All non-Africans carry ∼2% Neanderthal DNA in their genomes (Green et al. 2010), and Neanderthal fossils have only been reported outside Africa. The geographical distribution of Neanderthals thus suggests that mixing probably occurred outside Africa, and the ubiquitous presence of Neanderthal DNA in present-day non-Africans is most easily explained if the mixing took place once, soon after the migration out. This mixing has been dated with some precision using the length of the introgressed segments in the 45,000-year-old (43,210–46,880 years) Siberian male (Ust’-Ishim) to 232–430 generations before he lived, i.e., 49,900–59,400 years ago assuming a generation time of 29 years (Fu et al. 2014). If this date represented the time of the migration out of Africa, it would exclude the first two scenarios (Figure 2, B and C). Thus, the combination of Y phylogenetic structure and dating of the out-of-Africa migration based on the 45,000-year-old Siberian fossil (Fu et al. 2014) favors the third scenario (Figure 2D) involving the migration out of C, D, and FT between 50,300 years ago (lower bound of the FT diversification, Table S2) and 59,400 years ago (upper bound of the introgression; see Figure 3), which is in accordance with suggested models incorporating an African origin of the DE lineages (Underhill and Roseman 2001; Underhill et al. 2001). According to this interpretation, the reported Tibetan DE* chromosomes (Shi et al. 2008) would most likely represent back-mutations or genotyping errors at the one SNP used to define haplogroup D, but require further investigation.
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mtDNA sequences also provide a robust phylogeny which demonstrates that non-African mtDNAs descend from a single African branch with rapid diversification outside Africa into the M and N lineages and many subsequent branches (Ingman et al. 2000; Devièse et al. 2019). Dating using ancient mtDNA suggests a separation of non-African from African lineages after 62,000–95,000 years ago (Fu et al. 2013), while an analysis of present-day mtDNAs suggested divergence outside Africa 57,000–65,000 years ago (Fernandes et al. 2012). These estimates are based on <1% of the sequence length used from the Y chromosome but are nonetheless very consistent.
This discussion has thus far assumed that present-day distributions of Y haplogroups are relevant to events 50,000–100,000 years ago and thus that Y phylogeography carries information about the major migration out of Africa. Ancient population structure within Africa that separated C, D, and FT from other Y haplogroups beginning after 76,000 years ago with migration out only 50,000–59,000 years ago would also fit the evidence presented above. Present-day Y-chromosomal structure in Africa has been massively shaped by events in the last 10,000 years, including the Bantu-speaker expansion in central and southern Africa (Poznik et al. 2016; Patin et al. 2017) and entry of Eurasian lineages into northern and central Africa (Haber et al. 2016; D’Atanasio et al. 2018), and is thus a poor guide to structure before 10,000 years ago. Despite this, it is striking that western central Africa is the location of the deepest-rooting A00 lineage in Cameroon (Mendez et al. 2013), a major location of the A0 lineage in Cameroon, The Gambia, and Ghana (Scozzari et al. 2014; Poznik et al. 2016) and the D0 lineage in Nigeria and Guinea-Bissau (Weale et al. 2003; Rosa et al. 2007). This retention of the deepest Y-chromosomal diversity in western central Africa contrasts with the autosomal genetic structure, where the deepest roots have been reported in southern African hunter-gatherers (Gronau et al. 2011; Schlebusch et al. 2012, 2017; Veeramah et al. 2012; Mallick et al. 2016; Skoglund et al. 2017), perhaps supporting the hypothesis of deep population structure (Henn et al. 2018; Scerri et al. 2018). Analysis of ancient African DNA from 50,000 to 100,000 years ago would provide considerably more information on Y-haplogroup distributions at this time, but is not currently available. In the meantime, further focus on present-day Y-chromosomal lineages in central and western Africa to understand more about deep African lineages seems warranted, and this current study illustrates the broad insights that can sometimes be revealed by very rare lineages.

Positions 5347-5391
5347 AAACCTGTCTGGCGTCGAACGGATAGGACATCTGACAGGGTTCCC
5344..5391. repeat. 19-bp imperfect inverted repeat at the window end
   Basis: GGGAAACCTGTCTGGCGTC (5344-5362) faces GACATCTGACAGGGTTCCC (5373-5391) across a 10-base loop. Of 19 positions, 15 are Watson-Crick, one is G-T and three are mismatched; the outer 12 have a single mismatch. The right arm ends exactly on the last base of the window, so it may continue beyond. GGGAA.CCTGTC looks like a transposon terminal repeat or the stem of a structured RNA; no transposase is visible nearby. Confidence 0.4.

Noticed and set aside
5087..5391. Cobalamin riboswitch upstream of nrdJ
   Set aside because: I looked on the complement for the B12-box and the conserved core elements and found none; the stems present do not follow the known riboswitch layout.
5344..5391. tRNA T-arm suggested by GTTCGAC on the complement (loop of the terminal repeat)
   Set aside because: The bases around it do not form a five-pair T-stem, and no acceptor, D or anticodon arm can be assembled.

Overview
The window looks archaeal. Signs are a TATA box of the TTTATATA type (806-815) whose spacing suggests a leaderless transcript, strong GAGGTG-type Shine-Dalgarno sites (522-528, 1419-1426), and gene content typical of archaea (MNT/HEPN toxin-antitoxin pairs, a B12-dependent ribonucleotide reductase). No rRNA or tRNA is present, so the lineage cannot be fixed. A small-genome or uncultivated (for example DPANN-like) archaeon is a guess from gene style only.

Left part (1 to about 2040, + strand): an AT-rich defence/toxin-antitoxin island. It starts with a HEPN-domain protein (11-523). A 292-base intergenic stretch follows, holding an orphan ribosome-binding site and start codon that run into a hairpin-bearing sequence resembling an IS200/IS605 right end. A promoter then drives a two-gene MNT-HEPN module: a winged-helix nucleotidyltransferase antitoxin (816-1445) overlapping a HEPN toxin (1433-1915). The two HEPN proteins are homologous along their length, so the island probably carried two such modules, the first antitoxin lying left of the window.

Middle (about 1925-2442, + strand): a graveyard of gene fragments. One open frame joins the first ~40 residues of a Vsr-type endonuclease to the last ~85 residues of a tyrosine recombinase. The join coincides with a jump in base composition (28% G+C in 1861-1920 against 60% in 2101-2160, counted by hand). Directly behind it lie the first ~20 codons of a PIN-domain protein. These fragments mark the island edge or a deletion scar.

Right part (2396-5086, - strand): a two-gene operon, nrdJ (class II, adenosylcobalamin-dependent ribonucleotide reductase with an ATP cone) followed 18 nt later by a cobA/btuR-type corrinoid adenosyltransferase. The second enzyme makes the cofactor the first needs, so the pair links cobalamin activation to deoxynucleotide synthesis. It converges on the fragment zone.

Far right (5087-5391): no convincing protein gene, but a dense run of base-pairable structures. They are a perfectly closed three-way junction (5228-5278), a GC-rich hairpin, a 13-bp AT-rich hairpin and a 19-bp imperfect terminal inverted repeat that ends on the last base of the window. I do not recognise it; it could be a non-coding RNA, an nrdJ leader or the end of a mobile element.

In conclusion, sequencing of the D0 Y chromosomes and placement of them on a calibrated Y-chromosomal phylogeny identify the most likely model of Y-chromosomal exit from Africa: an origin of the DE lineage inside Africa and expansion out of the C, D, and FT lineages. It suggests an exit time interval that overlaps with the time of Neanderthal admixture estimated from autosomal analyses, and slightly refines it. These findings are consistent with a shared history of Y chromosomes and autosomes, and illustrate how study of Y lineages may lead to general new insights.
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See also my review of recent literature evolving views on the Central Asian origins of Tibetan, Sherpa, Nepali and Bhutan (i.e. Himalayan) haplogroup D / YAP+alu polymorphism … these are seen as having East Asian, East Eurasian or Northeast Asian origins.